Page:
Posts tagged ‘takeshi kaneshiro’
Just got back from the symposium attached to the awesome art exhibition, transPOP! Korea Vietnam remix, which is at the Yerba Buena Center for the Arts in San Francisco through March 15. The show looks at the intersections between Korean and Vietnamese pop culture through the eyes of several visual artists from Korea, Vietnam & the U.S. It’s definitely worth a visit for any fans of Korean dramas, Vietnamese movies and Asian pop stars.
Anyways, the symposium today was held at UC Berkeley’s Institute of East Asian Studies and featured heavy hitters like deconstructionist film queen and scholar Trinh T. Minh Ha (who I missed because I had to make pancakes for my kids) and Korean American artist and transPOP co-curator Yong Soon Min. I attended the roundtable discussion about the links between Korean and Vietnamese pop culture, which was pretty great and featured an excellent mashup of Korean and Viet films and dramas that concluded with a music video by The Wonder Girls.
What I loved most, though, was the same moment occurred that almost always happens when I talk with my fellow academics and scholars about Hong Kong films, or Korean soap operas, or any other form of Asian pop culture. At some point the academic/scholar/intellectual will start to talk about his or her favorite drama/film/idol and will get that same dreamy-eyed look as an adolescent girl when she’s discussing Jay Chou or Takeshi Kaneshiro. It’s usually very brief and it’s followed by a fleeting, giddy smile, then the conversation will quickly return to emotional transnationalism or the crisis of modernity or gender politics. But it always proves to me that we academics are people too, and we’re just as vulnerable to the allure of a beautiful face as anyone else.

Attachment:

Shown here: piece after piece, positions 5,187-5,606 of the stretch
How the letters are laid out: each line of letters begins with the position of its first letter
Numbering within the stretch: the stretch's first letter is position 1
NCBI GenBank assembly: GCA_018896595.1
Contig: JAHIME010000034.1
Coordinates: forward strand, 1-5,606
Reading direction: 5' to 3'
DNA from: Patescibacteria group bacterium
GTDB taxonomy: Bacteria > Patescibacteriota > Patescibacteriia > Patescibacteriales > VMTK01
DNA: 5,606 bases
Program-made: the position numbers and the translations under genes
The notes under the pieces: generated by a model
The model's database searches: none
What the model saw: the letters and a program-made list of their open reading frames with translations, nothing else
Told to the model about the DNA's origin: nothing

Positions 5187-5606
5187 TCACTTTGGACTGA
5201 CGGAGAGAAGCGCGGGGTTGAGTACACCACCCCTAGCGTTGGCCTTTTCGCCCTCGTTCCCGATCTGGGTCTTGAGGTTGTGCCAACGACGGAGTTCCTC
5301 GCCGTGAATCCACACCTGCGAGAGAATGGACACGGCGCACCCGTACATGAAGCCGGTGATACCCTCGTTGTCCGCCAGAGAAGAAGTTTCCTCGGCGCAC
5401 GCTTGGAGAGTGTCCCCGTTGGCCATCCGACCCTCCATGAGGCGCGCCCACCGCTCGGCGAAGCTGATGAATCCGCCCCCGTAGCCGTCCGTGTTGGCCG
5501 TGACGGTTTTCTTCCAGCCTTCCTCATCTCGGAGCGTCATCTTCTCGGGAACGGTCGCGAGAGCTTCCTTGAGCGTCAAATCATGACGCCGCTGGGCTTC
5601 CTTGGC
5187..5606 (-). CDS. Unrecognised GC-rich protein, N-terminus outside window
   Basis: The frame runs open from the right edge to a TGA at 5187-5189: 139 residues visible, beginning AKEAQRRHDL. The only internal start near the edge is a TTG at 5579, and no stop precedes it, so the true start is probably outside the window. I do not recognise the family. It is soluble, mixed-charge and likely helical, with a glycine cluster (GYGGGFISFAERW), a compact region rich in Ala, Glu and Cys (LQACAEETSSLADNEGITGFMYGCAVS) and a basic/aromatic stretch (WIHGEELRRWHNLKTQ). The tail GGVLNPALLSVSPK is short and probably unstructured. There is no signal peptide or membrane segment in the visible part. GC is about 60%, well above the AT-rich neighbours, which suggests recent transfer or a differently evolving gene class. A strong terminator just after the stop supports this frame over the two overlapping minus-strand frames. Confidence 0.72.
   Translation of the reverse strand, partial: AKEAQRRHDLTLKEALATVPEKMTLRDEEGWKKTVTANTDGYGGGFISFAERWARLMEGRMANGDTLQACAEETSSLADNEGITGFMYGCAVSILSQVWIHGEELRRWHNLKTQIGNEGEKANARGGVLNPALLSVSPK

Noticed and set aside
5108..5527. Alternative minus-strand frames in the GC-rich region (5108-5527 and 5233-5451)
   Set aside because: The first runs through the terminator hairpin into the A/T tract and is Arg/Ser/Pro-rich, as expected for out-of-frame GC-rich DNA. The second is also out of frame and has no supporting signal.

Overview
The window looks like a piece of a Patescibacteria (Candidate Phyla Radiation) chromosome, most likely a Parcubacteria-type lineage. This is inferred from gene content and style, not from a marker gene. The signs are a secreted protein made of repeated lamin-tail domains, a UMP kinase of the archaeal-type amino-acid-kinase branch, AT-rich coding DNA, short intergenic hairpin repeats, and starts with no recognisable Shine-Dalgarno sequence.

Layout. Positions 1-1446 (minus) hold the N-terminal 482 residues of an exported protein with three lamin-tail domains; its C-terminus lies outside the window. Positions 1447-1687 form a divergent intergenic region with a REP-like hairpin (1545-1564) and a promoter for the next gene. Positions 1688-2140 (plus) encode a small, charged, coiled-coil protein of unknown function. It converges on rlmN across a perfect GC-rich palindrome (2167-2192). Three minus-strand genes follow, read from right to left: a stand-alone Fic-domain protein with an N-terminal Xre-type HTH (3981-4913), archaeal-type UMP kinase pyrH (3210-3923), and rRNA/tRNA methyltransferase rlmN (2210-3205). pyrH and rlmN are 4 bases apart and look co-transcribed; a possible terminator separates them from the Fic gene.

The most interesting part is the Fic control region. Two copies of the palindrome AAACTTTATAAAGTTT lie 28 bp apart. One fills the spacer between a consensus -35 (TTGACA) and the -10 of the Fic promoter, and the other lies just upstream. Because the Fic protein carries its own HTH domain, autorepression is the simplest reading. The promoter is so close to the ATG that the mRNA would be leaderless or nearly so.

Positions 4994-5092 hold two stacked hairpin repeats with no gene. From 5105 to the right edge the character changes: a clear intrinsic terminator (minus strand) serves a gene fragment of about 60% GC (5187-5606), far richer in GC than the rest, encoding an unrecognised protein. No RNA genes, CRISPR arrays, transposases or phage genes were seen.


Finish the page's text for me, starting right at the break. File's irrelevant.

His role in The House of Flying Daggers (2004, dir. Zhang Yimou) notwithstanding, Takeshi Kaneshiro has almost always appeared in modern-day movies. But in 2007 he was cast in two prominent historical dramas, The Warlords (dir. Peter Chan) and Red Cliff (dir. John Woo). How did Takeshi’s decidedly modern visage affect these two Hong Kong costume dramas? The results in each film are somewhat different and are a telling indication of perceptions of Chinese films in Asia and in the West.
In The Warlords, Peter Chan’s gritty, realistic flick about a 19th century Qing Dynasty power struggle, Takeshi and his equally famous and glamorous co-stars Jet Li and Andy Lau are called upon to play their parts clad in animal skins and splattered with blood, sweat and mud. Jet Li reportedly gained weight and dirtied up to play his part (and was rewarded with his very first Best Actor statue at the 2008 Hong Kong Film Awards); he and the usually dapper Andy Lau also shaved their heads and grew scruffy beards for the film. At the start of the film Li vomits convincingly and Andy Lau has sex still dressed in his war togs.